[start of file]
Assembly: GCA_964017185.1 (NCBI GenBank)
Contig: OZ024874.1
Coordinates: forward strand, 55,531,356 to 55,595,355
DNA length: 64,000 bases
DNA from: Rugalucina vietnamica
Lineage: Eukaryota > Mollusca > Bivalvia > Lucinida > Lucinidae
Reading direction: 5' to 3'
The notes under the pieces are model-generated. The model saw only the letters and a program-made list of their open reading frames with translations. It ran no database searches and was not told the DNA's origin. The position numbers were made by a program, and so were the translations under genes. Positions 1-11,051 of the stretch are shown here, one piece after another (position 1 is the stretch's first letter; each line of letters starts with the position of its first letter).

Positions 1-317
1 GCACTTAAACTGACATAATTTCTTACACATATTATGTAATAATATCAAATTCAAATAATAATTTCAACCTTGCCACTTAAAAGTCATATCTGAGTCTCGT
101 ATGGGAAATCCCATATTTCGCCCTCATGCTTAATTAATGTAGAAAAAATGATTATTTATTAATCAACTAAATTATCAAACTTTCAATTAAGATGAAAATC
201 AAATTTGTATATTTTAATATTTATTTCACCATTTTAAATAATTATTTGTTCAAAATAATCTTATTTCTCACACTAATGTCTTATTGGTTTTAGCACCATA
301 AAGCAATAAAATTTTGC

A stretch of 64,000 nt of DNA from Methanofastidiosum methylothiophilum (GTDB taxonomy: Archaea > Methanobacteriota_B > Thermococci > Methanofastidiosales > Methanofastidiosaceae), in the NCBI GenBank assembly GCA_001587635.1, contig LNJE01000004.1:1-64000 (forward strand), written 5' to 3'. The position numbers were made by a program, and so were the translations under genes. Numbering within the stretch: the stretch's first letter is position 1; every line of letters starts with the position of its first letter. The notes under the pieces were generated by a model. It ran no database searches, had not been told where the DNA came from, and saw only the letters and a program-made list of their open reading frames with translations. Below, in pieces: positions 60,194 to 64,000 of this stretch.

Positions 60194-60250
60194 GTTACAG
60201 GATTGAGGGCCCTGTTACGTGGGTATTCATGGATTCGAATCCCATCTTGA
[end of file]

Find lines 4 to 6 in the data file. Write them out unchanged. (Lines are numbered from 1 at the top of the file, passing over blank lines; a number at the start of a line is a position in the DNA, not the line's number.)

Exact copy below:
DNA length: 64,000 bases
DNA from: Rugalucina vietnamica
Lineage: Eukaryota > Mollusca > Bivalvia > Lucinida > Lucinidae